Bookmark and Share

Letters to Editor


Dear Editor:

Regarding the letter, “I weep” (Sun 10/01/09), I quote: “Dear Editor: Why do Republicans hate America? We used to be different. I weep for my party. Jim Milstein.”

In asking “why,” Milstein is inferring that “Republicans hate America.”

I challenge him to clarify what Republicans he has in mind, and how he arrived at the conclusion they hate America.

Does he mean “all” Republicans? If so, I say that it is absolutely not true that we all hate America.

Does he mean “some” Republicans? If so, I say that the same can be said about Democrats, Unaffiliateds and other political persuasions. And the answers to the question “why?” will vary greatly among the various groups.

And what is “America?” I think Milstein means the United States of America; and we could let it go at that. But I would like to say that for me America is the North American and South American continents, including Mexico and Central America. All of the citizens of these continents are Americans, just as the citizens of the other continents are Africans, Europeans, Asians and Australians.

I wonder for what party he weeps.

Having made such an outlandish statement, Milstein owes us some foundation and clarification.

Earle Beasley

Stupid people

Dear Editor:

Sometimes I think there are too many out-of-bounds taboos out there in modern society today. You know, things that we’re not supposed to talk about.

If we do talk about them, we are labeled a racist or worse. One of those things is the topic of stupid people. But, now, the topic can no longer be passed over, because for the first time in history, stupid people have more political power than anyone else, and the consequence of allowing them all that power now looms like the shadow of doom over America.

In the old days, and by old, I mean from about the mid-17th century back, most folks lived a bare subsistence existence. They spent their lives toiling to feed themselves and their families, and then died young. All political and economic power was in the hands of an elite. It was a great con game played by the aristocracy and the clergy for hundreds of years, enforced with the torture and execution of anyone who didn’t go along.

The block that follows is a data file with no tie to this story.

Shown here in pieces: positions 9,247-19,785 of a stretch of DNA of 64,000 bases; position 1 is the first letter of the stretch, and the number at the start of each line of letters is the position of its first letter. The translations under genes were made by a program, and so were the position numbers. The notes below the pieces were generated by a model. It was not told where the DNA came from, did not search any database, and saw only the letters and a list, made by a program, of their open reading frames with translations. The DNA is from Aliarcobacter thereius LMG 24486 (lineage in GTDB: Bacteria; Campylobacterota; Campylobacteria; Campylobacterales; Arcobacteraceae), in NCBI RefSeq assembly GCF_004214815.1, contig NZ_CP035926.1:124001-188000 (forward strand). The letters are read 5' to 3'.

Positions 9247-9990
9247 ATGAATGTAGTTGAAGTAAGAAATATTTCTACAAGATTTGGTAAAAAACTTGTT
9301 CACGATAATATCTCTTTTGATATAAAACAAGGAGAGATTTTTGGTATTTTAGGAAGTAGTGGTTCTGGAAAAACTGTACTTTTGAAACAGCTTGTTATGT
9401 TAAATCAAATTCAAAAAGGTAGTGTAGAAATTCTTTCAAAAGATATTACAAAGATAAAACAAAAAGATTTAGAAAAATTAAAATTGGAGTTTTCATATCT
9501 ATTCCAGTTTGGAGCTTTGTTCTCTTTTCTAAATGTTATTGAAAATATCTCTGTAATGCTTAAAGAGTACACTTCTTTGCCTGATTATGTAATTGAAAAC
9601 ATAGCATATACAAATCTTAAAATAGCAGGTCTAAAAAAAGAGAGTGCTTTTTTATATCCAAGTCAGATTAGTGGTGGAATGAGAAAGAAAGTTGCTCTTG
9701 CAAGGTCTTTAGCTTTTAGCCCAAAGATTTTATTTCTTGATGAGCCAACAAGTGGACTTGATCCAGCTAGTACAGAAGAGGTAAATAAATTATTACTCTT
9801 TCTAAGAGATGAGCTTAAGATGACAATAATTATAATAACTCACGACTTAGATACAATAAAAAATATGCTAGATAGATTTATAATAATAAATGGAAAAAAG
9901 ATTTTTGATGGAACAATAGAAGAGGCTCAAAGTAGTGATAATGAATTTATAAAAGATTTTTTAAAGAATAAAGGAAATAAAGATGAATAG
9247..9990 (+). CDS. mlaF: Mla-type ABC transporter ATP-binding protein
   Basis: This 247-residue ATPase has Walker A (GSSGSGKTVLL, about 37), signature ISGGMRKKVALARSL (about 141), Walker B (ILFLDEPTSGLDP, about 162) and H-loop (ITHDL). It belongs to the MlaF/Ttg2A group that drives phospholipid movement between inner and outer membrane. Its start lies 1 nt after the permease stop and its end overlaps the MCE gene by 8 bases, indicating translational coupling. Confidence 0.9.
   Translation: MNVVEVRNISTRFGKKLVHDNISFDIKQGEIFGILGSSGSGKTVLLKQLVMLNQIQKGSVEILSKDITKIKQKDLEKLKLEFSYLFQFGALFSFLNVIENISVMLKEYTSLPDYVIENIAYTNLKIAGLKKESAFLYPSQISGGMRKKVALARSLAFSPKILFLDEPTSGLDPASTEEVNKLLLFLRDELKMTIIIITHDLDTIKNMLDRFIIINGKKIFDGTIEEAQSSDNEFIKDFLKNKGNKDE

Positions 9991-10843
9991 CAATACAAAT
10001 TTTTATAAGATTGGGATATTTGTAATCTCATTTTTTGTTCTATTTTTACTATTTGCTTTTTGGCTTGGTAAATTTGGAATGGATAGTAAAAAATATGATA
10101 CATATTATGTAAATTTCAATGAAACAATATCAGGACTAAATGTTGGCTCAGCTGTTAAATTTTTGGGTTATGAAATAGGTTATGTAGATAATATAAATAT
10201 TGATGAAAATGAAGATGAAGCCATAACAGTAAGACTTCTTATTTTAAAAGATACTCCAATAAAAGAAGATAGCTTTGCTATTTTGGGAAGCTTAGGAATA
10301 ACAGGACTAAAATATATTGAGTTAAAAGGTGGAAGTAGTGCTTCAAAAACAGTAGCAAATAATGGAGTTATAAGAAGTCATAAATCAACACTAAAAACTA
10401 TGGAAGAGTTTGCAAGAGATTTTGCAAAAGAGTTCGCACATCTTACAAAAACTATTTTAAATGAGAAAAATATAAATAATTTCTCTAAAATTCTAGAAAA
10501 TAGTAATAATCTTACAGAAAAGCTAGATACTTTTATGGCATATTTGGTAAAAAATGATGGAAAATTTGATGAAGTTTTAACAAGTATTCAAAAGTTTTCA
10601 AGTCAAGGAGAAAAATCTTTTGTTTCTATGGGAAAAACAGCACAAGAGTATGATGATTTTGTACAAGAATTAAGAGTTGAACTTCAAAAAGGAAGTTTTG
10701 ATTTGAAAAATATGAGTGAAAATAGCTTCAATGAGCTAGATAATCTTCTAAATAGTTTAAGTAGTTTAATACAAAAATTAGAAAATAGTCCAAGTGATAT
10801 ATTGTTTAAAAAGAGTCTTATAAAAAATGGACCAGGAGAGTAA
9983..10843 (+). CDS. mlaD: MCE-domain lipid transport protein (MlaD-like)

In the early 17th century, advances in knowledge began a renaissance of thought, at first among a few enlightened clergy and aristocrats, that said one didn’t have to live a subsistence living, that one could grow more food, heal the sick, and in general understand and harness the natural world so that everyone, not just an elite, could enjoy life.

Enter the Age of Enlightenment, which led directly to America’s founding with its wonderfully enlightened Constitution that guaranteed the average person the right to seek happiness. Which is important, because a lot of stupid people think America sprang into existence suddenly. It did not. It was the result of a long process of people like Jefferson who were the product of this process and they wrote the best of it into America’s Constitution. America’s founders were god-fearing men, it was generally accepted that the idea of being happy in this life, rather than waiting for the next, was in accordance with God’s laws.

In the 19th and 20th centuries, America scorned the welfare state of socialism and embraced capitalism. The enormous success of America’s capitalism showed that this capitalism, though not perfect, worked best.

Now enters the age of the modern politician, a knave with a smooth voice who seeks profit and political power in pitting the poor and stupid against those who have found a bit of success in the American capitalist system, and enter the appeal to the stupid that all they have to do is vote goodies for themselves and they will be delivered by the knave politician.

The stupid have no idea how humanity got this far. They only see the knave politician soliciting their greed and happiness. They can’t understand the great struggle that produced America, but they readily grasp the concept of voting themselves unearned goodies.

I now wonder how the Arboles “troglodyte” (Mr. Bob Dungan) will interpret the commentary? Sure hope he’s not asking himself, “What the hell is that ‘Mad-dog’ talking about this time?”

Jim Sawicki

Kind and caring

Dear Editor:

My car was recently struck by a hit-and-run driver outside Cherry Cement Salon and the Eagle Mountain Mercantile.

In an effort to find the driver, I called all the auto body shops. This letter isn’t to tattle.

I’m writing today to tell the Pagosa community thank you. Lisa from Cherry Cement, who tried to stop the driver, the owners at the mercantile who reminded me to call the police and every body shop who all apologized for this driver in their town.

You can always find one or two kind and caring people, but except for the driver, kind and caring people are all I found in Pagosa Springs.



Barb Treasure

Golden, Colo.